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Oil & Gas Training
and Competency Development
Competency Management system SLB NEXT

Clastic Sedimentation and Sequence Stratigraphy

This course provides a detailed overview of common clastic sedimentary systems and how the reservoir characteristics of the resulting deposits are controlled by the combination of their depositional environment and sequence stratigraphic setting. A good understanding of these key controls on the distribution, size and shape of clastic reservoir and non-reservoir rocks as well as their internal properties, is of fundamental importance to sound reservoir characterization and consequently to Exploration & Production decision-making. This applies throughout the hydrocarbon resource life-cycle, all the way from exploration, through appraisal, to development and eventually abandonment.

By the end of this 5-day course, participants will be able :

  • To describe the main characteristics of common clastic reservoir types and how these characteristics are controlled by the combination of depositional origin and sequence stratigraphic setting
  • To identify the key practical implications of the inferred reservoir characteristics, both for their own discipline and for the E & P project as a whole
  • To communicate effectively about these technical issues with the other disciplines involved in the E & P project
  • To contribute effectively to managing and mitigating risks to exploration and/or development activities in E&P projects.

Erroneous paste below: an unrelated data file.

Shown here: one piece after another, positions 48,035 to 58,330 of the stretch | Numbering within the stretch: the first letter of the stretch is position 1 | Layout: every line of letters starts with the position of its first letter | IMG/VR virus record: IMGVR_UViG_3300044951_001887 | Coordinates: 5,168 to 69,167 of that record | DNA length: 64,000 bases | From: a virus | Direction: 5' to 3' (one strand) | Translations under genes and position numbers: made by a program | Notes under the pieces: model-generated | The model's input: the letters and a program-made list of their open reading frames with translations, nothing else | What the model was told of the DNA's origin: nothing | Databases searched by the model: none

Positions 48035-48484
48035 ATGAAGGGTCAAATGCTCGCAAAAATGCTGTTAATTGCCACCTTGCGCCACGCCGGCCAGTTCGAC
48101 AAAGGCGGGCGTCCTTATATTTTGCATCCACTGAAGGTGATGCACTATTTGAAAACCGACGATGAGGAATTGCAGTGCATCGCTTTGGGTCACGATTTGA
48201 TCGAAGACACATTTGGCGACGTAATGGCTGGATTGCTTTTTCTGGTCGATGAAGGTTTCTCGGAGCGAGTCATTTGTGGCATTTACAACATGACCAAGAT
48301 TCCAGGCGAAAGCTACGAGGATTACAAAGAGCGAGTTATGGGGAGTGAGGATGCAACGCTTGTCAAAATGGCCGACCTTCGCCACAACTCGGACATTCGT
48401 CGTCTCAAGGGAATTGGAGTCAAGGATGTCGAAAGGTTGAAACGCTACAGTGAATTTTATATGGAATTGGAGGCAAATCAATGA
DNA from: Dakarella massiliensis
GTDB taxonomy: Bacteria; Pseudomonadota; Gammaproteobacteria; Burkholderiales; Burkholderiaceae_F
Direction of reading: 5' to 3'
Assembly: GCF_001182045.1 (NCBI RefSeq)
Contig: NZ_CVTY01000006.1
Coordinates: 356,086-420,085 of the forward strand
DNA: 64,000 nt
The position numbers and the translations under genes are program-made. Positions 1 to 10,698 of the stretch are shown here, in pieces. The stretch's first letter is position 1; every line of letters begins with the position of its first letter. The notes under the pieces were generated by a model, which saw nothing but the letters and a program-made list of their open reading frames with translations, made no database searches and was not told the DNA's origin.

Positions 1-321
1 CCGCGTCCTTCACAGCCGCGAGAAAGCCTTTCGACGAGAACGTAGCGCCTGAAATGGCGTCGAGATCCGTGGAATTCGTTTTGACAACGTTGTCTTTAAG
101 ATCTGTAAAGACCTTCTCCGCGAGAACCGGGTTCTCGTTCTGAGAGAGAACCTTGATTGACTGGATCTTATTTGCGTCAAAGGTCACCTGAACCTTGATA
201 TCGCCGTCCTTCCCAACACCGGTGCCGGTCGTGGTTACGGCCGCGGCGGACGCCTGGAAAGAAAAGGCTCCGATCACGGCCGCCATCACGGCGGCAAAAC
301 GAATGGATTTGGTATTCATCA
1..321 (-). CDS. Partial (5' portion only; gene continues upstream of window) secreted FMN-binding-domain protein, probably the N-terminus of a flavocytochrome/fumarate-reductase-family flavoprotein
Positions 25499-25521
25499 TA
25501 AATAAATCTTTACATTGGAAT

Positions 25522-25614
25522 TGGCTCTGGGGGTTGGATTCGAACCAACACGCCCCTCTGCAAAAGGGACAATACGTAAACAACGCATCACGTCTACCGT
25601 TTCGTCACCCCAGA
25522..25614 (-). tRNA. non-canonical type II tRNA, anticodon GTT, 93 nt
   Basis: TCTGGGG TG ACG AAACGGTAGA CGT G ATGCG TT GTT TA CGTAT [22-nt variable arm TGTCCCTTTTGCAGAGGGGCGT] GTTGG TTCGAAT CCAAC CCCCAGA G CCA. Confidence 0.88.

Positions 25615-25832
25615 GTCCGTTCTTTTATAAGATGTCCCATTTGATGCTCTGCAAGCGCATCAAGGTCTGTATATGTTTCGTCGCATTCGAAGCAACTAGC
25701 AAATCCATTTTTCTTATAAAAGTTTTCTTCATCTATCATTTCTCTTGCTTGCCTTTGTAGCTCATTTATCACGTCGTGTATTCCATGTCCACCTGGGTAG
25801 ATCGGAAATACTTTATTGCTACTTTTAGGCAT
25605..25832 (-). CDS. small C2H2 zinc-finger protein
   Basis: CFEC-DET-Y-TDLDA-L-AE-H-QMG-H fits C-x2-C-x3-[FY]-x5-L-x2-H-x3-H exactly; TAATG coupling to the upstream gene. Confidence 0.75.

Full set of viewgraph material used & copy of: Coe, A.L., (Ed.), 2003, The sedimentary record of sea-level change, Cambridge University Press, pp 288 (subject to availability!)

Day 1

Clastic depositional systems

  • Course Intro
  • Sedimentology and Stratigraphy: why do they matter to the Oil Industry?
  • Fluviatile depositional systems and reservoir characteristics

Course participants will gain a sound understanding of how the large-scale reservoir architecture and the internal reservoir property variation of a clastic sedimentary deposit are controlled by the combination of its stratigraphic setting and depositional origin. Secondly how this controls fluid flow in subsurface reservoirs. This overview is followed by a review of different fluviatile deposits and their reservoir characteristics. Emphasis is placed on how the macro- and meso-scale reservoir heterogeneity that typifies many fluviatile reservoirs, impacts on recovery efficiency and well numbers. 

Day 2

Clastic depositional systems

  • Participants’ learning points from the previous day
  • Fluviatile depositional systems and reservoir characteristics [Ctnd]
  • Lacustrine depositional systems and reservoir characteristics
  • Deltaic and coastal depositional systems and reservoir characteristics

The module on fluviatile reservoirs is concluded with an exercise that integrates seismic, core, log, and production data. Lacustrine systems are commonly important both as reservoirs and as source rock systems. Lacustrine systems are also natural laboratories to illustrate sequence stratigraphic principles due to the rapidity of base-level variations as compared to open marine depositional systems. Lacustrine ‘source rock factories’ are placed in their plate tectonic and climatic settings. Deltaic sedimentation: sediment supply vs wave action vs tidal action as controls on delta type and shape.

Day 3

Clastic depositional systems

  • Participants’ learning points from the previous day
  • Deltaic and coastal depositional systems and reservoir characteristics [Ctnd]
  • Deepwater mass-flow mechanisms
  • Deepwater depositional systems and reservoir characteristics
  • Sea-floor topography as a key control on deepwater depositional architecture
  • Carbonates vs Clastics – a comparison